News emerged in late 2023 that a stevia company alleged some reb M products sold in USA are not made through extraction or bioconversion as labelled. The accusation did not clarify which item is incorrectly labeled as what, as previously discussed, it appears unlikely that adulteration of synthetic Reb M is at play. It remains a technical challenge to unequivocally distinguish reb M made through extraction versus bioconversion or between bioconversion and fermentation. Our team of experts possesses the necessary know-how and expertise to help you combat economic-driven misconducts.

As more players enter the natural high intensity sweeteners market, the competition becomes intense and arises from other sweeteners like monk fruit or between bioconversion and fermented reb M. Other natural high intensity sweeteners such as sweet proteins brazzein and thaumatin, and glycyrrhizin are still at early stage of commercialization and consumer acceptance, they won't post noticeable threat to stevia.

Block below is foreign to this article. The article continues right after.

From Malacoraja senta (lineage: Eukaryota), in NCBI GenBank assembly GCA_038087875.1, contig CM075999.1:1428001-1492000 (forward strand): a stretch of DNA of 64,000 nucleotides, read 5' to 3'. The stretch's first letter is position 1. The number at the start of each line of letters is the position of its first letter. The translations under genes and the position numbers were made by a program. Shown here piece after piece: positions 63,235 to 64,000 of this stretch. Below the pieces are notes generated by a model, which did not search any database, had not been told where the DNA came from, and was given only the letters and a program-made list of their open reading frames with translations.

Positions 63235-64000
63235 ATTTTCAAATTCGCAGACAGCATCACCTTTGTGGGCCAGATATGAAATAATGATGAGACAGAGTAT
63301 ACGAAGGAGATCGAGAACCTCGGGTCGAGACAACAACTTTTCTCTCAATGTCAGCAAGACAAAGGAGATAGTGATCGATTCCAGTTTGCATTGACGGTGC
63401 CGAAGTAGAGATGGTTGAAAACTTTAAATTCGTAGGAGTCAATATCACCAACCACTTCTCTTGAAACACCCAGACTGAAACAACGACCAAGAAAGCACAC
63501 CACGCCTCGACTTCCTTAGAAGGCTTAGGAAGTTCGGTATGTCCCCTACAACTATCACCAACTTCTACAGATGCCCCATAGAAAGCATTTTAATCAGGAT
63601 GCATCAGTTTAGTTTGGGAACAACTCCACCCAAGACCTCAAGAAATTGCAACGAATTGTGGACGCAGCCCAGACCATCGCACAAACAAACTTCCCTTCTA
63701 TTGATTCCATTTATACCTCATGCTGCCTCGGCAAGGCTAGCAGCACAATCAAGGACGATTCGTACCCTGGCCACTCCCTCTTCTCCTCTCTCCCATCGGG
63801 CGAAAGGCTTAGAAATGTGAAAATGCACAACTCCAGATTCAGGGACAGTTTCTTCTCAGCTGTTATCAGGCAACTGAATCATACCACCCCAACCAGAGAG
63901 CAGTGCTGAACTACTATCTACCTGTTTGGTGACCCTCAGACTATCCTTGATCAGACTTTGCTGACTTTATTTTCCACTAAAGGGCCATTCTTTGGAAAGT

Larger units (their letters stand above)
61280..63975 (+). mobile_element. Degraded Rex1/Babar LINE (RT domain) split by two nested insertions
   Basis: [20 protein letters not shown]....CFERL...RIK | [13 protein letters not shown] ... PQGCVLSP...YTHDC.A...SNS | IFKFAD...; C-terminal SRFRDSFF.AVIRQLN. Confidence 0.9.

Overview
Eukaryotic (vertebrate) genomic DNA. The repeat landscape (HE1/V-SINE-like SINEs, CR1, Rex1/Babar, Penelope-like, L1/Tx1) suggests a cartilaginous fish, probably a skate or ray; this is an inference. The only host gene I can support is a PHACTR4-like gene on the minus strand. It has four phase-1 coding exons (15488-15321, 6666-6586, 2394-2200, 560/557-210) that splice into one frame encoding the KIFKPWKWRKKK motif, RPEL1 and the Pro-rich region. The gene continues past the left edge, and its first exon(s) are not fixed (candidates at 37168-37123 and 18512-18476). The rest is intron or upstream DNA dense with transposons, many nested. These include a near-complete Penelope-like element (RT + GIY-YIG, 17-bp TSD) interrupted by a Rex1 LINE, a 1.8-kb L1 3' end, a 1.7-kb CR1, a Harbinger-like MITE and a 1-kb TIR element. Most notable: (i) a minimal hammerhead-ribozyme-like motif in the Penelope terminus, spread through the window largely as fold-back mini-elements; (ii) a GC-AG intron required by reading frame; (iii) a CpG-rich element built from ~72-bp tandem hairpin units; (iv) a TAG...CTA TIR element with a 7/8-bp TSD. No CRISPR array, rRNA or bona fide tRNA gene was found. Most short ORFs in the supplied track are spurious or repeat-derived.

It is worth noting that neohesperidin dihydrochalcone (NHDC), while claimed as natural by certain manufacturers and considered semi-natural in some literature, is in fact an artificial sweetener derived from citrus.

Reb M WAS the hope for 100% sugar replacement in beverages and other food applications. However, its lingering sweetness and bitter aftertaste make the formulation extremely challenging. Add poor solubility if reb M is used in concentrated syrup for beverage bottling and retail dispensing. Many commercially available solutions, including those from renowned companies and expensive ones, may fall short of fulfilling their promises. Exercise caution when encountering "one-can-do-anything" claims. Feel free to reach out if you need guidance on how to select the right sweeteners for your applications.

ren M and reb A sweetness and bitterness comparison
ren M and reb A sweetness and bitterness comparison